Shares of the Illinois-based agricultural, construction and forestry machinery manufacturer, Deere & Company (DE), fell by ~5% even before the opening on Wednesday.
The stock dropped below its 50-day trend-line once again this week, after the company reported weaker-than-expected earnings and sales for its fiscal fourth quarter.
DE reported a net income of $748 million, or $2.30 per share, excluding adjustments, for the fourth-quarter while revenue stood at $8.34 billion (+18%). However, analysts estimated an earnings per share of $2.43 and revenue of $8.594 billion (+21%), meaning Deere widely missed the mark.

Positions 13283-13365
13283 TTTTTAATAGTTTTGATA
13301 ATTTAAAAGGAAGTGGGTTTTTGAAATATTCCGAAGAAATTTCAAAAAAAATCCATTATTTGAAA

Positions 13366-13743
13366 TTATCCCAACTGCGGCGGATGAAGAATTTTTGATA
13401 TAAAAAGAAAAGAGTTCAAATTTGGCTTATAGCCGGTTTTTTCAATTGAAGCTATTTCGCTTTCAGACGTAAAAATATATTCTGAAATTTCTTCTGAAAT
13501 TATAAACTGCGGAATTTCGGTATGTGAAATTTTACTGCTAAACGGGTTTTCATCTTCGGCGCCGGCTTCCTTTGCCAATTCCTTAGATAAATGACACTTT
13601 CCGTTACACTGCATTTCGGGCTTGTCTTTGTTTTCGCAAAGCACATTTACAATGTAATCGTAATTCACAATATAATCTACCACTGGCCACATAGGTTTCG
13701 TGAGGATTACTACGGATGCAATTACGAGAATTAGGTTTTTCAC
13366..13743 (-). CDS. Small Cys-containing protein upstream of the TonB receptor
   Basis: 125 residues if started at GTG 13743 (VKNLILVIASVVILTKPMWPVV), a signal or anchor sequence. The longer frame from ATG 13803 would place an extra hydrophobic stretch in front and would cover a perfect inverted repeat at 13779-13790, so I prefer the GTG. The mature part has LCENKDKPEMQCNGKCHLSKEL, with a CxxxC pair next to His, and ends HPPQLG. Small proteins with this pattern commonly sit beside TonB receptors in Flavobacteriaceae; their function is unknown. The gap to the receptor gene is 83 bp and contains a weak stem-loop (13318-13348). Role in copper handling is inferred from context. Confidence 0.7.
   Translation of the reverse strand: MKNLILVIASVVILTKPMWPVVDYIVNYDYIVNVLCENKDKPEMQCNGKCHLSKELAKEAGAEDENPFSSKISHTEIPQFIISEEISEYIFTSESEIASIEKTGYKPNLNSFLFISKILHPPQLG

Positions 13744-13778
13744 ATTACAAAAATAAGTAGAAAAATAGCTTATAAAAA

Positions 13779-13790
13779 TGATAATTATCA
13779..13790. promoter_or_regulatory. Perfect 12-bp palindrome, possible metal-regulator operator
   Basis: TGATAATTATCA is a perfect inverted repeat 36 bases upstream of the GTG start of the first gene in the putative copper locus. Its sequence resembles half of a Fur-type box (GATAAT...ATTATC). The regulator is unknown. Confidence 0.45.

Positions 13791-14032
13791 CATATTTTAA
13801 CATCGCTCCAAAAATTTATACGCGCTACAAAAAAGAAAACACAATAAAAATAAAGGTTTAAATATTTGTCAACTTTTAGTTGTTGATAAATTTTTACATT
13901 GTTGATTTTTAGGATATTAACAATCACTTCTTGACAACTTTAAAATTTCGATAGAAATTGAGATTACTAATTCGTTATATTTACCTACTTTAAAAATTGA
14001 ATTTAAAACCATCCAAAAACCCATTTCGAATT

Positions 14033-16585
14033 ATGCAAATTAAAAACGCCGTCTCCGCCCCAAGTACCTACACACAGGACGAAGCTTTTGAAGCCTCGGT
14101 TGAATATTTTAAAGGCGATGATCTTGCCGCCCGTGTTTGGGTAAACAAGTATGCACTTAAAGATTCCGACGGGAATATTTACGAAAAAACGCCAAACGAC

Hit by the ongoing U.S. - China trade war, Deere's earnings got dented by higher transportation and material costs. Prudent cost management and effective price actions have somewhat helped the company to stage a recovery, but not to the extent the street was hoping for.
Unfortunately for Deers, tariffs have affected the manufacture of tractors, harvesters and other farm equipment, as well as equipment for forestry and construction. Tariffs have raised the cost of steel which is a key raw material in DE’s machines, thus worsening the situation for the company. Additionally, the company also had to contend with rising freight and logistics costs owing to truck driver shortage, which again took a toll on profitability.